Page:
Commentary

Elaine Wah

Modern Markets, Modern Metrics - A Blog By IEX

In this blog by IEX's Elaine Wah, the newest public exchange looks to refute public claims that the metrics it uses are designed to inflate its own volume numbers and mislead people.

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September 28, 2006

Explaining CSAs and Soft Dollars

By Gregory Bresiger

Soft dollars and commission sharing arrangements (CSAs) have often been confused because they are similar, says William Edick, a Washington-based attorney who works with soft-dollar brokers.

Soft dollars is a broad term that people often incorrectly use, Edick says. An example of soft dollars is when a money manager purchases research products that will assist the client. A manager promises to execute with a certain broker, who earns a commission and pays a third party for the manager's research services. The third party has no connection with the broker.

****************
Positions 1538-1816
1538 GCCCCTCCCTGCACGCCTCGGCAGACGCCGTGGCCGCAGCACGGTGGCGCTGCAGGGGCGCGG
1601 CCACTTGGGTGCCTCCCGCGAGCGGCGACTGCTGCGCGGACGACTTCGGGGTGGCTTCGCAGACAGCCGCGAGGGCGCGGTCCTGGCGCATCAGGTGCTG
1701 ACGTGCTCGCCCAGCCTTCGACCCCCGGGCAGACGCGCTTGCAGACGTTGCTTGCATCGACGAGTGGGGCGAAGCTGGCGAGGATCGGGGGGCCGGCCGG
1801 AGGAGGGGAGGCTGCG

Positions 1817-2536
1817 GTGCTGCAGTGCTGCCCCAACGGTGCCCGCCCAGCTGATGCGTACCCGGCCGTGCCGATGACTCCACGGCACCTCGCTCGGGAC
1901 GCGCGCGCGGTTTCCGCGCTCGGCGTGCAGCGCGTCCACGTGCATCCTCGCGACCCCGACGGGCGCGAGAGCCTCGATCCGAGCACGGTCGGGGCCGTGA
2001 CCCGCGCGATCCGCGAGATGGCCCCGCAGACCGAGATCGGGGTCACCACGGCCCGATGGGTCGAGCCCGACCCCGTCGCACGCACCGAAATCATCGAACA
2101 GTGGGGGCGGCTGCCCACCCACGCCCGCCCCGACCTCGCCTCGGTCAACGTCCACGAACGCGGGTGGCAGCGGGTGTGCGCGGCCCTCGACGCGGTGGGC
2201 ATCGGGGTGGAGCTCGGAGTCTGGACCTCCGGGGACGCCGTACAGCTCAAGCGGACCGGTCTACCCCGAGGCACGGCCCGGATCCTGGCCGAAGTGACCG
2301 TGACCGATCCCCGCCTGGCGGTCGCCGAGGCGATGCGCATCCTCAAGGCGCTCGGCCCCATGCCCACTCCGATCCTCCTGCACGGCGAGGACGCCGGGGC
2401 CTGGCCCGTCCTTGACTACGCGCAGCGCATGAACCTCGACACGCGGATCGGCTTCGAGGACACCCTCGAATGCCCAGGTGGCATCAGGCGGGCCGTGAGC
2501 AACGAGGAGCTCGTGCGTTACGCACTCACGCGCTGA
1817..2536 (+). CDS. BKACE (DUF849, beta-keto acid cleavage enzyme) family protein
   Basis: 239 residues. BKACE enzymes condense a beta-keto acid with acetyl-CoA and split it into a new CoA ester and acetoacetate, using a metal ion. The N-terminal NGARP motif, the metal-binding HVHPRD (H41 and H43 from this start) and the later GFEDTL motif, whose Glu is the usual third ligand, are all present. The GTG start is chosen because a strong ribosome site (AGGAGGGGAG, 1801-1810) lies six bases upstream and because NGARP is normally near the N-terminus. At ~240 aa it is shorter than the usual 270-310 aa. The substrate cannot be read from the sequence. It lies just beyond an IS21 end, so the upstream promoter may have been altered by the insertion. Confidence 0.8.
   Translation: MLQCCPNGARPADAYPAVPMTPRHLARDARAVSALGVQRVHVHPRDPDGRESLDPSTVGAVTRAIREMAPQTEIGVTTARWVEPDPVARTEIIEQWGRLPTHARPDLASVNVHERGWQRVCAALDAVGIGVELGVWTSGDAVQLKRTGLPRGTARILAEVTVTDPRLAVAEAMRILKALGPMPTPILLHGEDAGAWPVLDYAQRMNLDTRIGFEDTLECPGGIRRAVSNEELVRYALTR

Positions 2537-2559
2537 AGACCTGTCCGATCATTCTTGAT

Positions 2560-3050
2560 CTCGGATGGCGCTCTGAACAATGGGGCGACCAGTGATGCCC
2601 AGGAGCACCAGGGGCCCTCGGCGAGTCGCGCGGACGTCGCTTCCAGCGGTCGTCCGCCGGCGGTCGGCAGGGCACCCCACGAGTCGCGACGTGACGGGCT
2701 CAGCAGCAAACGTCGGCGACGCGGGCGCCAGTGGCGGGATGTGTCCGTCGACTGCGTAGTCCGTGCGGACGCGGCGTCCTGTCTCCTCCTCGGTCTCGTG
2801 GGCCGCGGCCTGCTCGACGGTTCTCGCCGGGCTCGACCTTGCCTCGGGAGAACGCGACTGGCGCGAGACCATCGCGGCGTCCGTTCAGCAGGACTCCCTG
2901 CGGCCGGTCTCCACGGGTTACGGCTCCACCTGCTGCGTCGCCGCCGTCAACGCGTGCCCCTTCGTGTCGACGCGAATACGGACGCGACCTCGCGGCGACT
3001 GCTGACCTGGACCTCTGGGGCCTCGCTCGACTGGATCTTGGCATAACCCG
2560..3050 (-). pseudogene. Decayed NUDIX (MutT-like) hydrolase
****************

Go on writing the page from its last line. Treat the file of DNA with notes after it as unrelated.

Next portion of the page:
This is not a commission sharing arrangement because the broker is not splitting a commission. The broker is paying one of the manager's bills in exchange for the executions. It is a soft-dollar arrangement.

CSAs are similar but not the same as soft-dollar relationships. Here a money manager finds a broker who is very good at execution. The manager also works with a second broker who is good at research, but doesn't have a top-notch trading desk or technology.

"The first broker will share some commissions with the second broker, who will provide research to the money manager," Edick says. "This is a subset of soft-dollar arrangements, but it is slightly different."

Since 1976, the SEC has considered clamping down on CSAs, along with soft dollars. That's because they were similar in nature to give-ups, which the SEC outlawed in the 1960s.